To celebrate Heart Month and all of the families The Texas Center for Pediatric and Congenital Heart Disease at Dell Children’s is honored to care for, we would like to introduce you to a very special family with a powerfully funny, kind, energetic, fedora loving boy we are smitten with. Meet Lincoln and his #1 fans, the Contreras family. It is not a coincidence that Lincoln’s birthday is February 1st, he perfectly kicks off Heart Month every year and just celebrated his 9th birthday. Lincoln has big plans for the future and his family’s faith combined with world class heart care will be there for him along the way.

A very special thank you to Rachel Contreras for sharing their family’s journey of much more than a thousand miles with us this month. Through her words we get just a glimpse of all that follows a congenital heart diagnosis and the impact it truly has on a life and a family. The Contreres family exemplifies gratitude and love for the care around them and this heart month, we at Dell Children’s, are grateful for them.

Lincoln’s Heart Journey as lived by Rachel Contreras, Lincoln’s Mom

October 2012 – Lincoln was diagnosed with a congenital heart defect prenatally at 20 weeks gestation.

November – December 2012 – Lincoln’s first cardiologist gave an official diagnosis of CCTGA, Congenitally Corrected Transposition of the Great Arteries, a rare heart defect. Only 0.5 to 1 percent of all people with heart defects have CCTGA. This means there are about 5,000 to 10,000 people in the United States with this condition. In CCTGA both ventricles (pumping chambers) of the heart are reversed.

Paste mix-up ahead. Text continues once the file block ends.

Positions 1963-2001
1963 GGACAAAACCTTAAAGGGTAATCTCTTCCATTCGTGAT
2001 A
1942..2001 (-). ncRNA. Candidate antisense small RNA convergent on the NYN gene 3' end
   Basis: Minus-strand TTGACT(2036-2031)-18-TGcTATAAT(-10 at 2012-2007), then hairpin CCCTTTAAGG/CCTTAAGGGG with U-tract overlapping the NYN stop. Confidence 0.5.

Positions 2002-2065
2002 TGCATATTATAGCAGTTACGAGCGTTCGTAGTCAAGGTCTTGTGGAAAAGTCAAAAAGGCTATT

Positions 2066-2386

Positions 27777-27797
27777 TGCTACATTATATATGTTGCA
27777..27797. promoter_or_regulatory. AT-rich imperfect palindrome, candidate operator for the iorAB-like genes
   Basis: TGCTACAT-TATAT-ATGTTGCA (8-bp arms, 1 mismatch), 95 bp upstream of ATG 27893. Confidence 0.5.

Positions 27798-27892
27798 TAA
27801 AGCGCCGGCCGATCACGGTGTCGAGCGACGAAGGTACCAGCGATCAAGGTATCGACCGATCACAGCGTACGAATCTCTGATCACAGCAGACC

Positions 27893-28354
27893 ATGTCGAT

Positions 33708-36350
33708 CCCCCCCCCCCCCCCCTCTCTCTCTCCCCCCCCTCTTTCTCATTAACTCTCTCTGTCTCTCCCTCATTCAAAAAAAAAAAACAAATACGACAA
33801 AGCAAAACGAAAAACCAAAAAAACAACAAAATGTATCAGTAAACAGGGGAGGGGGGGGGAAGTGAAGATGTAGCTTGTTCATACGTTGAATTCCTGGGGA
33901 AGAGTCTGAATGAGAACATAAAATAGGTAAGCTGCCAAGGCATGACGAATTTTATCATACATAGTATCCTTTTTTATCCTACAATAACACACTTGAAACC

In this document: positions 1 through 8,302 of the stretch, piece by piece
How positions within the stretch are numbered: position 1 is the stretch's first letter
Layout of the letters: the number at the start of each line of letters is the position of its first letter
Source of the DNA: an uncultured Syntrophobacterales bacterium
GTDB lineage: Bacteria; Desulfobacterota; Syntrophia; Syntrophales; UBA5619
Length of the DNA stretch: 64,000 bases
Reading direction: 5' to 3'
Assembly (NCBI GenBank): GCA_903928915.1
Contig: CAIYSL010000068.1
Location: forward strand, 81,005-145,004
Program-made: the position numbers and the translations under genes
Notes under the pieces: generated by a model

February 2013 – Lincoln was born 6lb 11oz at 36 weeks gestation due to his mother’s preeclampsia. His only noticeable symptom at birth was a heart murmur. From the hospital we drove directly to our cardiologists office for an echocardiogram (echo).

February – May 2013 – Lincoln went to weekly cardiologist visits for his first month of his life, and then bi-weekly for his next 3 months.

June 2013 – Lincoln had his first open heart surgery at 4 months old. His Pulmonary Artery Banding (PAB) surgery was performed at Dell Children’s. PAB is a palliative surgical technique used for the correction of congenital cardiac defects, characterized by pulmonary over-circulation caused by left-to-right shunting of blood. PAB is reserved for palliation in a certain subset of infants with complex congenital heart disease. We stayed at the Ronald McDonald House for the first time. This surgery was done to condition his heart for a future surgery known as the double switch. By the time Lincoln was 4 months old we had learned so much about the world of congenital heart patients and we’re continually grateful for his care.

July 2013 – February 2014 After Lincoln’s first open heart surgery we were able to spread out his cardiologist appointments to just 1 per month.

February 2014 – Lincoln had his first catheterization at Dell Children’s. The heart surgeon that was at Dell Childrens during that time had a surgery canceled the day Lincoln went in for his catheterization, so he went in and observed Lincoln’s procedure. After Lincoln’s catheterization we were advised to transfer Lincoln’s care to Children’s Medical Center in Dallas, TX which, at the time, had a higher level of expertise for Lincoln’s diagnosis.

Away from Home For Care

March 2014 – We made our first trip to Dallas to have the planned double switch operation (this happened to be right in the middle of the final four basketball tournament held in Dallas TX that year which proved very difficult to find lodging for our family helping care for our older daughter). Being away from home, away from Dell Children’s made everything a bit more difficult. All pre operative procedures were completed and surgery was officially scheduled.